Baugh ’53 decanter selected for Cooper-Hewitt Smithsonian Design Museum collection
A Blenko Glass Co. decanter and stopper, whose concept, design, and execution are attributed to Betty Baugh, AU Class of 1953, was selected for a Cooper-Hewitt, Smithsonian Design Museum collection this past winter. The Cooper-Hewitt, which was renovated and reopened in December 2014, is the only museum in the nation devoted exclusively to historic and contemporary design. Housed in the former residence of Andrew Carnegie, the museum has undergone a transformative renovation over the past three years to restore its historic splendor and create 60 percent more gallery space in which to present 210,000-piece collection and showcase major design exhibitions. The museum opened to the public on Dec. 12, 2014 with 10 inaugural exhibitions and new visitor experiences featuring breakthrough technologies.
The Cooper-Hewitt website notes: “The Blenko Glass Company represents the combination of technological advances in glassmaking with original designs noted for their focus on color, a key element of the glassware’s impact….The company earned national recognition, especially for the creation of a strong ruby red glass that could be double fired. Red, a notoriously fugitive color in glass, was generally unstable could not be fired a second time. Blenko’s glass could be double fired without loss of color, which enabled enamel decorators to paint on it. William Blenko, the company’s founder, patented the formula in 1924, ensuring its popularity with enamellers.
“The subsequent decision to launch a glass tableware line meant this color entered a field previously reserved for ceramics….. Although the work of the company’s first designers achieved much critical acclaim, the designers were largely uncredited until Blenko hired company’s first design director, Winslow Anderson, in 1947. The role of design director was progressive for its time, as it was unusual to have a full time in-house position providing overall design direction to a firm’s output. Subsequent design directors, Wayne Husted, Joel Philip Myers, and John Nickerson, were all involved in the Studio Glass movement, as innovators or practitioners ….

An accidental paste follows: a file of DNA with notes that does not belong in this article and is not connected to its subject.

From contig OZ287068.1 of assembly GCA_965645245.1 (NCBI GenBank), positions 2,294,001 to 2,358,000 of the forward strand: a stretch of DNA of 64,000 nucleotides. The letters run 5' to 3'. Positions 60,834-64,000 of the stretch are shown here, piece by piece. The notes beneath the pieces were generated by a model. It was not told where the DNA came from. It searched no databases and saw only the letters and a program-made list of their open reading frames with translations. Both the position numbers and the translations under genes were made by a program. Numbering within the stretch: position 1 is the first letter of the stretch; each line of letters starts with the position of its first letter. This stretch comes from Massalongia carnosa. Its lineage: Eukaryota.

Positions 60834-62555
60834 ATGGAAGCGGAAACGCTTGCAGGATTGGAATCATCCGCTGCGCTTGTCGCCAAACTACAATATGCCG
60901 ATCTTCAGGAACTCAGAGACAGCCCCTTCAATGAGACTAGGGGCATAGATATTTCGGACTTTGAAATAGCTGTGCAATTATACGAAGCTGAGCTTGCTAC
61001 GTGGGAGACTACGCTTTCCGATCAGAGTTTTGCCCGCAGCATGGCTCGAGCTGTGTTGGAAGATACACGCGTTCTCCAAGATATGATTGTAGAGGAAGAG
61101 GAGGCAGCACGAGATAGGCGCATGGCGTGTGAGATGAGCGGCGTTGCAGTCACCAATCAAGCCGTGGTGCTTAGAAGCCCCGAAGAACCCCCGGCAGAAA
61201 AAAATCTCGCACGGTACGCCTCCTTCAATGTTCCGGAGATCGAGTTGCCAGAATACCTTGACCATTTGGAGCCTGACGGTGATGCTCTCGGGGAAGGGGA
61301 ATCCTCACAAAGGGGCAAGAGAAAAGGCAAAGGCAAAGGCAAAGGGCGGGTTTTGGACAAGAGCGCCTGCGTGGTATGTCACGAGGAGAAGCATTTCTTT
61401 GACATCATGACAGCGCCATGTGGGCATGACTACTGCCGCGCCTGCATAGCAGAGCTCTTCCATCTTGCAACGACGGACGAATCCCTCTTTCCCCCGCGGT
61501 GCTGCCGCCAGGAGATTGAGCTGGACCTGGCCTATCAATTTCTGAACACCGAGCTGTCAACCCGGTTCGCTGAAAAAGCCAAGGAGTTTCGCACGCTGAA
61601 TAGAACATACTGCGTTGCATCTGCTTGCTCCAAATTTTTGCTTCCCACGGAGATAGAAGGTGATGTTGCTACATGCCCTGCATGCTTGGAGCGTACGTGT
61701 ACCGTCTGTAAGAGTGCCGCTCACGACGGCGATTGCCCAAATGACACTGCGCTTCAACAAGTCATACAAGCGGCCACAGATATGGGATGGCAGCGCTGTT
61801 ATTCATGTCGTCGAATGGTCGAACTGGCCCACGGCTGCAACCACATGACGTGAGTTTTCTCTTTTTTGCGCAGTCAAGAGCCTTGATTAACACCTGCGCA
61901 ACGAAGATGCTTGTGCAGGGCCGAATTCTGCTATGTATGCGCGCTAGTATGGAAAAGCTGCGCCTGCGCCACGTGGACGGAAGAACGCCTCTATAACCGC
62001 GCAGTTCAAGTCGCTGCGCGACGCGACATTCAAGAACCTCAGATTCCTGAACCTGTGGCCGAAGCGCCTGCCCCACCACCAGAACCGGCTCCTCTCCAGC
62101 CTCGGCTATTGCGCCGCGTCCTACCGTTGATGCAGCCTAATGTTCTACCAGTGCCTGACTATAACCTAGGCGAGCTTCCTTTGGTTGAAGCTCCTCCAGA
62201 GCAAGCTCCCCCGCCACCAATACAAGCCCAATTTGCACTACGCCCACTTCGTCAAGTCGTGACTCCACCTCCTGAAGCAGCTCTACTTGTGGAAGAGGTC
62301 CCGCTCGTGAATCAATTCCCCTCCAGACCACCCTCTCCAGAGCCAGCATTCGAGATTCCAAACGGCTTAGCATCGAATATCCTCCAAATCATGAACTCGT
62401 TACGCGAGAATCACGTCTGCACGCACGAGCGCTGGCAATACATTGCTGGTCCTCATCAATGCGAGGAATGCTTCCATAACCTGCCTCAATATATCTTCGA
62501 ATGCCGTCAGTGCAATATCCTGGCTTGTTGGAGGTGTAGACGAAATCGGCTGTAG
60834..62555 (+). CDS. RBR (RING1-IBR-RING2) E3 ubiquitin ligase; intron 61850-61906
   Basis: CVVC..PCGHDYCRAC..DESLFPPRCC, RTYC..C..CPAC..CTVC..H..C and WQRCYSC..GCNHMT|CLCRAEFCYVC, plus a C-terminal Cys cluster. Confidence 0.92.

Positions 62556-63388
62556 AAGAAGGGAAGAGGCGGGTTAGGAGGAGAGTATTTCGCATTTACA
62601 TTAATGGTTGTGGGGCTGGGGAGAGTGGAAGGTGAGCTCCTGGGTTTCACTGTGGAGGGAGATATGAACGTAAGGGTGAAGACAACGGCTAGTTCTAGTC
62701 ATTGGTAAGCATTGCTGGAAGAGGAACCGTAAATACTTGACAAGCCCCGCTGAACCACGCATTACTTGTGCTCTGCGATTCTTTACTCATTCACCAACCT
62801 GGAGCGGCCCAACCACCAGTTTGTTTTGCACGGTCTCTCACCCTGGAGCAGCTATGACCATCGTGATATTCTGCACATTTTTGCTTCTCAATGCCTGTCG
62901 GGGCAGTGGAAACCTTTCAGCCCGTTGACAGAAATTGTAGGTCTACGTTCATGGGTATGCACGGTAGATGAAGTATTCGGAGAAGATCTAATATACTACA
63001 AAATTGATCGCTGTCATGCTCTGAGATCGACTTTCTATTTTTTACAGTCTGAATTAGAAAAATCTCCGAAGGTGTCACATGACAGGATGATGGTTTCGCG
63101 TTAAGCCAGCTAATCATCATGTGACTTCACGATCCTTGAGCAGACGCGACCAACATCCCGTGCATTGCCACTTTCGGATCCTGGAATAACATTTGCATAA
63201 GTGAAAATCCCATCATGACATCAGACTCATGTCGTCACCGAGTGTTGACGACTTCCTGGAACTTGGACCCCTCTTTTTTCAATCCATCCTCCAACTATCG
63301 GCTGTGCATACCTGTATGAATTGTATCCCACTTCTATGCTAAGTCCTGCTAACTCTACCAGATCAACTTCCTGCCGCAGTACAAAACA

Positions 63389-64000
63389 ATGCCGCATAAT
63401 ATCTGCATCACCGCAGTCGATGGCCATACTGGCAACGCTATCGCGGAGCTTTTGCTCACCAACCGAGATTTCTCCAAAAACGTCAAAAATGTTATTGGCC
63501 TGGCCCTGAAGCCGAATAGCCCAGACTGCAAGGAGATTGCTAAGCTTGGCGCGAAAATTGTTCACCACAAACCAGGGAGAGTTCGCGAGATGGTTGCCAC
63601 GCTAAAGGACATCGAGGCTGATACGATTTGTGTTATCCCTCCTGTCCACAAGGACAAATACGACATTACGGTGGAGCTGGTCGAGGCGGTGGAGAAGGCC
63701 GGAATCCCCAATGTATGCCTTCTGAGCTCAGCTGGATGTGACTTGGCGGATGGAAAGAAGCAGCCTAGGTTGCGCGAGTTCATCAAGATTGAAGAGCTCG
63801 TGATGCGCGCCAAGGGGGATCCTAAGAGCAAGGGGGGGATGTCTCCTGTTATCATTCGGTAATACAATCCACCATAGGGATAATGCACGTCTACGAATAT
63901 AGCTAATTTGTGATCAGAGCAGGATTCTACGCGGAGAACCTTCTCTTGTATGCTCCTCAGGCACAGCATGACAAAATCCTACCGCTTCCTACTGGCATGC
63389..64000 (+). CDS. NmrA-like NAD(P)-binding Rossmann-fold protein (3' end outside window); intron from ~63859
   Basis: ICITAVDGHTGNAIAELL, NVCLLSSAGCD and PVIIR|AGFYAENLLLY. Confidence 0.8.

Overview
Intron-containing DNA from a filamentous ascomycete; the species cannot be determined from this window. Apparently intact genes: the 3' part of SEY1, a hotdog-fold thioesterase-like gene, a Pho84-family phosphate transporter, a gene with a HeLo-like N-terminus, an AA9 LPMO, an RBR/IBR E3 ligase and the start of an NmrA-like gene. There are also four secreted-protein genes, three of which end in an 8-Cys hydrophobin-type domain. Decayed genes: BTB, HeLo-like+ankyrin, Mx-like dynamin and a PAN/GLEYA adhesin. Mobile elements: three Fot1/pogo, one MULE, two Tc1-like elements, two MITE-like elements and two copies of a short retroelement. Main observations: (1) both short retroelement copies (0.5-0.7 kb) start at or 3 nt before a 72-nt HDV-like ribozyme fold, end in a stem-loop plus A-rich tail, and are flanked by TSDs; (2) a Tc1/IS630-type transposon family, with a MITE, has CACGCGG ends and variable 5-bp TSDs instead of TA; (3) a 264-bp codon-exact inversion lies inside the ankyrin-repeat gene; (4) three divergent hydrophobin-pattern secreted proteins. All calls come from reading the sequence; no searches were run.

“The technical achievements of this decanter design, developed under Husted’s design direction, are ones of color and form. The tangerine-to-yellow effect results from the part of the heat-reactive glass going back into the fire to create the tangerine color while the part kept away from the fire remains yellow.
“The form comes from the glass being blown between two pieces of ornate crown molding, creating a flat form shaped by the negative of the molding. The tangerine and double color pieces became some of Blenko’s best sellers produced during Husted’s time, even though he may have preferred his designs with uniform color. This decanter’s striking colors, combined with its undulating narrow form and irregular surface, shows a sense of the budding Studio Glass movement.
“According to Husted, his ex-wife, Betty Baugh, was responsible for the concept, design, and execution of the decanter. Baugh, who trained as an industrial designer, produced glass designs for companies such as Anchor Hocking and Libbey. This is her only design for Blenko …. “
The decanter and stopper are dated 1956 and listed at the Cooper-Hewitt as Design # 566, glass, a gift of Damon Crain. 2012-16-5; it is currently on display in room 113.
Current work by Betty may be found on her website at: www.bettybaughdesign.com
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